Small grocers, vendors in Jaipur see dip in sales after demonetisation | jaipur | Hindustan Times
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Small grocers, vendors in Jaipur see dip in sales after demonetisation

Grocers, e-rickshaw drivers, paan wallahs, who thrive on smaller denomination notes worst hit

jaipur Updated: Nov 13, 2016 21:52 IST
HT Correspondent
HT Correspondent
Hindustan Times
Demonetisation,banknotes,PM Narendra Modi
Grocers have seen a steep decline in sale since the government demonetised Rs 500 and Rs 1,000 banknotes. (Prabhakar Sharma/HT Photo)

City’s small time vendors and grocers are facing a tough time as shortage of currency in the market following demonitisation has badly hit sales -- in some cases up to 30%.

Prime Minister Narendra Modi surprised the country on Tuesday night when he announced that Rs 500 and Rs 1,000 banknotes would no longer be legal tender -- a move aimed at tackling black money and graft.

The move, however, has hit grocers, e-rickshaw drivers, paan wallahs, food stall owners – who thrive on smaller denomination notes for their daily business.

Umesh Kumar, a guava seller on Prithviraj Road, said: “The sale was of only Rs 360 yesterday. Earlier, the sale used to be of over Rs 3,000 on an average. People come and give Rs 500 notes. From where do we give them change?”

His brother Hari Om, who sells custard apple, said: “People are only buying wheat, rice, vegetables etc. Who wants to buy fruits in such chaos?”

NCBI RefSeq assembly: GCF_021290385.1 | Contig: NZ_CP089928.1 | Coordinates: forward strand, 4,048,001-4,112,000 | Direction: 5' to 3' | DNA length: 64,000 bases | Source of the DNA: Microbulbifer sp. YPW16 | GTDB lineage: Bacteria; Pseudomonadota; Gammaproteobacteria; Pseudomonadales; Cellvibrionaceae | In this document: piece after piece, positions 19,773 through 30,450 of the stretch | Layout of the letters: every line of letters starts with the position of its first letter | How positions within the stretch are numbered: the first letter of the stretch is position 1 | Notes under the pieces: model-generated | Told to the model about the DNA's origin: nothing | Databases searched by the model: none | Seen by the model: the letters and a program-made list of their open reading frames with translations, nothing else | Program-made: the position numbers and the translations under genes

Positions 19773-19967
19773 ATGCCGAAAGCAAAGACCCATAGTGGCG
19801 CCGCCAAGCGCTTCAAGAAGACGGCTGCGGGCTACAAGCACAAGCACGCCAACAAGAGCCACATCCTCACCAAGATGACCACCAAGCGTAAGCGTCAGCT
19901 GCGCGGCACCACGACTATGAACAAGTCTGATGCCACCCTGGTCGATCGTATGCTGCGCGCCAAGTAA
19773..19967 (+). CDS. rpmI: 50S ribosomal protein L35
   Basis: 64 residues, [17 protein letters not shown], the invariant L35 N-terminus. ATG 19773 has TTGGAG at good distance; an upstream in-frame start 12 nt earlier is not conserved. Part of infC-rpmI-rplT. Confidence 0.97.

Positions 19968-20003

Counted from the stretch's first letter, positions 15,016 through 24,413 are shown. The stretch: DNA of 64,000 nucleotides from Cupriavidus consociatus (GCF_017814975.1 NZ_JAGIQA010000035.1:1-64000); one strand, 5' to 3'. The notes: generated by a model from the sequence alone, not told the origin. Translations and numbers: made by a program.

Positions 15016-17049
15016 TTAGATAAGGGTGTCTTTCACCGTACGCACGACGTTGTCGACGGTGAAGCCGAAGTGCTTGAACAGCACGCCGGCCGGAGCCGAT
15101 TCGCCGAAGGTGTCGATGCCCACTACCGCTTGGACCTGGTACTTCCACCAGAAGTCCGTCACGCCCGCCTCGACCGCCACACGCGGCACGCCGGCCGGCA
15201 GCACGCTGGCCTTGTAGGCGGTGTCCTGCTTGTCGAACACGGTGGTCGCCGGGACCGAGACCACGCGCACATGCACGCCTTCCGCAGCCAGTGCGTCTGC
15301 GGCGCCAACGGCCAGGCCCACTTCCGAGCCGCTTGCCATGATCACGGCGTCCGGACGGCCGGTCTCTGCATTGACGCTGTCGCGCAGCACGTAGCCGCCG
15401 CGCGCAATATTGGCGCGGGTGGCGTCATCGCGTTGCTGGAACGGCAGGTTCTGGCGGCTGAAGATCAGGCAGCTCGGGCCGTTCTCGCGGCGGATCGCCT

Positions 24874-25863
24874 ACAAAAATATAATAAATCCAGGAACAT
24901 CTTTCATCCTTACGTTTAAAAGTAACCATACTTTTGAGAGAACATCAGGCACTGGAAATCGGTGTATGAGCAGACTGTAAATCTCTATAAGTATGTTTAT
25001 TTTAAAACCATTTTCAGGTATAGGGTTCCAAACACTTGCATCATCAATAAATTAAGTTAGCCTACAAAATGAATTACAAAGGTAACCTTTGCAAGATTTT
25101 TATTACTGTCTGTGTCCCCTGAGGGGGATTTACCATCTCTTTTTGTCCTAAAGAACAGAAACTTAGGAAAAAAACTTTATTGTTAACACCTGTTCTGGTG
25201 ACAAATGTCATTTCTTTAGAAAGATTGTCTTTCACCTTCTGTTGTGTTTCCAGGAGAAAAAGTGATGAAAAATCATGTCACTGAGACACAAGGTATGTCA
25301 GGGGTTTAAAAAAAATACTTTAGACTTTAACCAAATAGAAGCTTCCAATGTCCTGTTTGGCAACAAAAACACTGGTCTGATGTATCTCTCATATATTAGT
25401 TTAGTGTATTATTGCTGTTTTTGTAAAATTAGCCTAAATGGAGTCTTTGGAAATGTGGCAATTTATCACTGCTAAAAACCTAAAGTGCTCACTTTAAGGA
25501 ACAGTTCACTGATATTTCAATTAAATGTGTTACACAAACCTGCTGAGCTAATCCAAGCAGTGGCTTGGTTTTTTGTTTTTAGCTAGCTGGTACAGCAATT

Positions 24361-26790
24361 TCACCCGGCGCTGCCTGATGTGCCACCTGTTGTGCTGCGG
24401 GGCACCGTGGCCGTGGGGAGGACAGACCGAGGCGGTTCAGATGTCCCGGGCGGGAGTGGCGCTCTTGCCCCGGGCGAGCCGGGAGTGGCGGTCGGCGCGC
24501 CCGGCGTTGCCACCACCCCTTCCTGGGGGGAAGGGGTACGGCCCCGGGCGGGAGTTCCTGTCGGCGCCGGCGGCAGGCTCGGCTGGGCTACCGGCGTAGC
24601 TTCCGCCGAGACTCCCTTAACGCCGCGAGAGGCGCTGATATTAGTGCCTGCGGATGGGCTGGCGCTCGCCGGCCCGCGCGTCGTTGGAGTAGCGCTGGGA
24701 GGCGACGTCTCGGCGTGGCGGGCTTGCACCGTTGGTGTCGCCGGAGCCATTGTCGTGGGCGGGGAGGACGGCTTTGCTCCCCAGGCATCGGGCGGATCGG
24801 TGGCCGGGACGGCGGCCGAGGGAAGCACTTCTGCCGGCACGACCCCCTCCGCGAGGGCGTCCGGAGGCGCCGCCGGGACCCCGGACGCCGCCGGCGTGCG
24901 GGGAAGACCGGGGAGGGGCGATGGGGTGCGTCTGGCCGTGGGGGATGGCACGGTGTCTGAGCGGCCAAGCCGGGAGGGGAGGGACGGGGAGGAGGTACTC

Most grocers at Sabzi Mandi said they have observed a sharp decline in the sales.

Tarun, a grocer at Kabir Marg, said his sales have been hit. He has cash savings of 25,000 and has been visiting the bank every day to exchange the notes.

Kalu Ram Bairwa, who sells grains for pigeons on MI Road, said the number of people buying grains to feed pigeons has come down. “I sell a plate of grains for Rs 10 and since afternoon, I have only earned Rs 100,” he said.

Raju Thakur, a barber MI Road, said he used to earn Rs 300-400 on an average every day, now he is earning only Rs 150-200.

“People don’t have notes. I can’t refuse my regular customers so I am not charging them and telling them to pay later when things stabilise,” said Thakur.

“Till now, we are managing somehow, but don’t know how it’s going to be in coming days.”

Despite inconvenience and drop in sales, some businessmen are, however, reposing faith in the government. Pradeep Kumar Sharma, a fruit-shake seller, said though his sales have plummeted by nearly 30% but he was hopeful that the move would ultimately benefit common people.

Arun, a chaat-wallah, said the people were being forced to flush out the black money they had stashed. “Ab tak toh sab agent they, ab lagta hai kisi ka baap aaya hai (Till now there were only stooges. Now, it seems that an independent strong-willed person has come,” Arun said referring to Prime Minister Modi.